There’s a detail I don’t like to mention in this parable. Jesus didn’t just describe a field of wheat mixed with weeds. He said, “an enemy deliberately planted the weeds.” So, clearly this isn’t just a literal story. And the parable just got uncomfortable. “An enemy did this to you.”
We’re not comfortable with talk of enemies in polite civil circles. Or people who do. But in the later explanation of the parable it gets worse. “The good seeds are the children of the kingdom; the weeds are the children of the evil one, and the enemy who sowed them is the devil.” And with the end of the harvest comes “weeping and gnashing of teeth in the furnace of fire. While the righteous will shine like the sun.” Uncomfortable yet?
Notably, no other gospel includes this parable. And let me add that, like last week, scholars’ debate whether Jesus said that last part. It’s likely that this “explanation” was added later when Matthew was written, around 50 years after the death of Jesus. The early church was not quite as harmonious anymore. They were divided and struggling, feeling like some in their community were like weeds – we should get rid of them. With division often comes comparisons of us and them, pure and impure, good and evil. Note, this isn’t a conversation about the Roman Empire and Israel. This is about people sitting in the next pew.
Whether Jesus said it or not, we can relate. People just down the street, or the next town over. People with whom we have kids in the same school. We're living in a world of us/them. Public health vs. personal liberty. A partisan pandemic. We live in a world where the president labels people good and evil. And he won’t even pretend that he wants to bring people together. And therefore, a lot of “us” can’t wait for “them” to be out of power. And face some harsh consequences. And vice versa. There’s little love lost on either side – and I hate to even talk about being on sides. What is a community that’s supposed to be built on love supposed to do?
Well, Jesus said, “Let the wheat and weeds grow together.” That’s good news. That’s really good news because it is just as likely that I am a noxious, invasive weed as it is a beautiful blade of wheat. And we are all a mixture of weed and wheat. Of light and shadow. The truth is we are all weed and wheat. Good and evil coexist, though it’s almost always easier for us to recognize the evil in others than it is to see it in ourselves. Even Paul agonized, “For I do not do the good I want, but the evil I don’t want is what I do.” No one is all good and no one is all bad. Bryan Stevenson said of men and women on death row, “We are all more than the worst thing we’ve ever done.”
Barbara Brown Taylor wrote a beautiful recreation of this parable: “One afternoon in the middle of the growing season, a bunch of farmhands decided to surprise their boss and weed one of her fields. No sooner had they begun, however, than they began to argue about which of the wheat-looking things were weeds. And what real threat could Queen Anne’s lace pose to wheat. Can’t it stay as decoration? And the honeysuckle smelled so sweet, it would be a shame to pull it out. And the blackberries. They’ll be ripe in a few weeks. Can’t we let them stay? But in a field of wheat, they might as well be weeds.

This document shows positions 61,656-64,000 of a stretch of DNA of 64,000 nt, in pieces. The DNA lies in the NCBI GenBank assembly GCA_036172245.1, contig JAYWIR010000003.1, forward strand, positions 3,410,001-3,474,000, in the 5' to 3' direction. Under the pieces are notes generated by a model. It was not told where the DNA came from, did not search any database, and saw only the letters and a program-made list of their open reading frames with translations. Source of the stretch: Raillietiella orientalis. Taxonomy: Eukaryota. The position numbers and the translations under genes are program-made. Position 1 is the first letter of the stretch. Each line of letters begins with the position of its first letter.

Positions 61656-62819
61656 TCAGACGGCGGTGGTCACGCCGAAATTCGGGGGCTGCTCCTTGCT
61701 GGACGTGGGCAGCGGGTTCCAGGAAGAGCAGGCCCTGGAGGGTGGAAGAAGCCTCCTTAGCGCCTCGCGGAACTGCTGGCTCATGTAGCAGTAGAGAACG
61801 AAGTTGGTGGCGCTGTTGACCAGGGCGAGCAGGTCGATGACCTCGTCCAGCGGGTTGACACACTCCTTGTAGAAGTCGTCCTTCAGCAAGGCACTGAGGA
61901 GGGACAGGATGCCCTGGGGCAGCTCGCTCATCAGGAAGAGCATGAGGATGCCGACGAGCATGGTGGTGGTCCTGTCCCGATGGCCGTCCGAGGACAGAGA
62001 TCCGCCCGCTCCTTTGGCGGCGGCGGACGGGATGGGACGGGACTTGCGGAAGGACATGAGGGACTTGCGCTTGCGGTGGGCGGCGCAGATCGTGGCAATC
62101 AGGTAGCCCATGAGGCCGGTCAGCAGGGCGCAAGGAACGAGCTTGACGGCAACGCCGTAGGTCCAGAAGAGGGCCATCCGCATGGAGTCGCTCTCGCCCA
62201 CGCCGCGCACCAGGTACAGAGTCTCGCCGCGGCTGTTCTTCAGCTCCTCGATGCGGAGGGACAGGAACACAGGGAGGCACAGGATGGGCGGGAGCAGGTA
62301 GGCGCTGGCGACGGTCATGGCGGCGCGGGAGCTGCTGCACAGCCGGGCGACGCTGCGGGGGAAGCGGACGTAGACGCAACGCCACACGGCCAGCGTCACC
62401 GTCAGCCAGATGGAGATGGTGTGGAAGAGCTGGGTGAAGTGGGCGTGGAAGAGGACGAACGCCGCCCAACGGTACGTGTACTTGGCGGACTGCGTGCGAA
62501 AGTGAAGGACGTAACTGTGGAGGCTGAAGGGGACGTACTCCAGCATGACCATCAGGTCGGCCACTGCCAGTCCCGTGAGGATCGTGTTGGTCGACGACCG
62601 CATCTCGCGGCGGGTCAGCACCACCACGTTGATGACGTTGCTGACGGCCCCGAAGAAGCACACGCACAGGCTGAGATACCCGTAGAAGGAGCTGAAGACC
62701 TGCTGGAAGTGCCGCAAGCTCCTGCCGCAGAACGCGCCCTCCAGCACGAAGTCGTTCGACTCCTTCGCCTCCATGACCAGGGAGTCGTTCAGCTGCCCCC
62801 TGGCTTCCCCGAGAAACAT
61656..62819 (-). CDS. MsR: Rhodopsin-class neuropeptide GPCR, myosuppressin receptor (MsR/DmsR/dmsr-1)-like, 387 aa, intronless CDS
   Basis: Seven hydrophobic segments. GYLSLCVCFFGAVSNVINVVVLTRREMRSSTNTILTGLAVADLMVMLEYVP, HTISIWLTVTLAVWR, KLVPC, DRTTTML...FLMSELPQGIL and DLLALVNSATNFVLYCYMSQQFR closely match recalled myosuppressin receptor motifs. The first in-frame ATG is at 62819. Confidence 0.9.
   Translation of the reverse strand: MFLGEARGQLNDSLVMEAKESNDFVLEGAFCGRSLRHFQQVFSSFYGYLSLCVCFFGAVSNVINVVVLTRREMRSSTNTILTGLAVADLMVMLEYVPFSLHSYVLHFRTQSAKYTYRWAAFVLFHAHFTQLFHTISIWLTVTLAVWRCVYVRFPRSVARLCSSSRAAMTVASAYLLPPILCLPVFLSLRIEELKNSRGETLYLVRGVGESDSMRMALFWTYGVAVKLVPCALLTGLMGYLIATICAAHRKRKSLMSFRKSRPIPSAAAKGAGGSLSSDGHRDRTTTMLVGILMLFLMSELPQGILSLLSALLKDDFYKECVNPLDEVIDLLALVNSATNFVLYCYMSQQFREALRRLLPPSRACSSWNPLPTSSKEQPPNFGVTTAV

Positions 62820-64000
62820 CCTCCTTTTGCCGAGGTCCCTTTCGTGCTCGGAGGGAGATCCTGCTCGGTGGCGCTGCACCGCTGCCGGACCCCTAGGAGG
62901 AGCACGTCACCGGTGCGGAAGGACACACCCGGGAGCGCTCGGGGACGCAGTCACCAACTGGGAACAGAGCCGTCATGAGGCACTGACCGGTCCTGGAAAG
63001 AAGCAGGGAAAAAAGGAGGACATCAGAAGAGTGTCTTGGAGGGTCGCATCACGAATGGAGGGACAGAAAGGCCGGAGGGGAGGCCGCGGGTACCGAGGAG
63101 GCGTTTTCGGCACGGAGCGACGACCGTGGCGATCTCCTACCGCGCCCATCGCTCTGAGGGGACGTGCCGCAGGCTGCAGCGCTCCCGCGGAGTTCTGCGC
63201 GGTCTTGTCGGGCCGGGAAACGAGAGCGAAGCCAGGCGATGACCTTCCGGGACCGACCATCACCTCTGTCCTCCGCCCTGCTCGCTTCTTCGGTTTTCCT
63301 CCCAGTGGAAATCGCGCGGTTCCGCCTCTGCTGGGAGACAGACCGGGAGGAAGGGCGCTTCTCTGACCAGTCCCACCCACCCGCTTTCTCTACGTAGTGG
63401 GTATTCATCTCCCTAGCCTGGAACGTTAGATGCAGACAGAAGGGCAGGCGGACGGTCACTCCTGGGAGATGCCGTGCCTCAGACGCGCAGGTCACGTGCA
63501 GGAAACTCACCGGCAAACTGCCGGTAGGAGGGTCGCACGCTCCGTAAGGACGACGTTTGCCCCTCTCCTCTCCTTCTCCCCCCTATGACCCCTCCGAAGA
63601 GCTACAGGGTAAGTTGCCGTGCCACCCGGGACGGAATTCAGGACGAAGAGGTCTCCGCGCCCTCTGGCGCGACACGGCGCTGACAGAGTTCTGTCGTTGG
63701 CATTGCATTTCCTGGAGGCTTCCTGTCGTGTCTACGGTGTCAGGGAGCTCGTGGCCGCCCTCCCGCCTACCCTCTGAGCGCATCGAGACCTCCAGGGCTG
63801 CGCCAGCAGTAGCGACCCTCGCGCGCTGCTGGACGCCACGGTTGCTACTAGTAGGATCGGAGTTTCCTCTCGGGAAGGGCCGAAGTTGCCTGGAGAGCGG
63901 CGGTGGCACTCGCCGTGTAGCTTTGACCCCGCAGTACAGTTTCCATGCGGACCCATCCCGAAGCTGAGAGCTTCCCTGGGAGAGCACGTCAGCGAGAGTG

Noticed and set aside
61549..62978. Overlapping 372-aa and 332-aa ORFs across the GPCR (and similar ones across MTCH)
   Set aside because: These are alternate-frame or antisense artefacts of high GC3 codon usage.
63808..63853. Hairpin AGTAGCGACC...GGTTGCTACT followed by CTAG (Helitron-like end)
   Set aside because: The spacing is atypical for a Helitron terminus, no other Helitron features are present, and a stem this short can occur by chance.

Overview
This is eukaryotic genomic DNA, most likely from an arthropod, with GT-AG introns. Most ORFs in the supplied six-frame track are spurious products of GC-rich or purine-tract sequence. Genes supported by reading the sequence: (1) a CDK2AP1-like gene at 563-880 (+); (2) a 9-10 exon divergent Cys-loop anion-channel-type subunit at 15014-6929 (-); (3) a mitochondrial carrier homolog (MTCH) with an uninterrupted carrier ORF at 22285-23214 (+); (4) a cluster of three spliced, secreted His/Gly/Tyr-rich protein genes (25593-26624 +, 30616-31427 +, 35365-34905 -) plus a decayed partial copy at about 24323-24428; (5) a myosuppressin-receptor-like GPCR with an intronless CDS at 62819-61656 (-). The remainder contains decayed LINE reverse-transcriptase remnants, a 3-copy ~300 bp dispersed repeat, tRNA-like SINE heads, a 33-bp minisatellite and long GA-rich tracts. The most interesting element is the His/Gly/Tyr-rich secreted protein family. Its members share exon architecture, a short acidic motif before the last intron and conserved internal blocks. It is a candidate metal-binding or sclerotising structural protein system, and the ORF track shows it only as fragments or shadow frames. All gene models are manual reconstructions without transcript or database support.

Just then the owner showed up and ordered them out of the field. It looked like a mess, a discredit to them and their profession. She took away their machetes and told them to sit down and watch the sun’s light pass over the field. They marveled at the profusion of colors. The brown-eyed Susans mixed in with milkweed and Cherokee roses and tall goldenrod. All mixed in with the amber waves of grain.
At the end of the summer, the reapers came and carefully, expertly, gathered the wheat and turned the rest of the “harvest” into bricks to build an oven and kindling for fire to bake that wheat into bread. At the end of the harvest, the neighbors were all invited for a banquet. As the farmer broke bread with them, that gathering became the final distillation of that whole messy, gorgeous field of wheat and weeds. Everyone agreed, nothing had ever tasted so good before.” Isn’t that a great story!?
The kingdom of heaven is like a field of wheat and weeds. What should we do? Let them grow together because somehow God is able to miraculously take this mess we have made of things and bring forth from it both excellent flour and excellent fire to produce life-giving bread. Let them grow together because in Ephesians we are told, “God’s power at work within us is able to accomplish abundantly far more than all we can ask or imagine.” Let them be and let God sort it out.
I’ll admit, however, that today’s parable leaves me with lots of unanswered questions, like shouldn’t we be ripping out white supremacy from the root? Racism is a toxic weed that if not removed will choke the life of everything else out. Shouldn’t we be uprooting the fear of immigrants and instead be planting a garden of welcome and love? And Jesus, what do you mean about an enemy planting the weeds deliberately?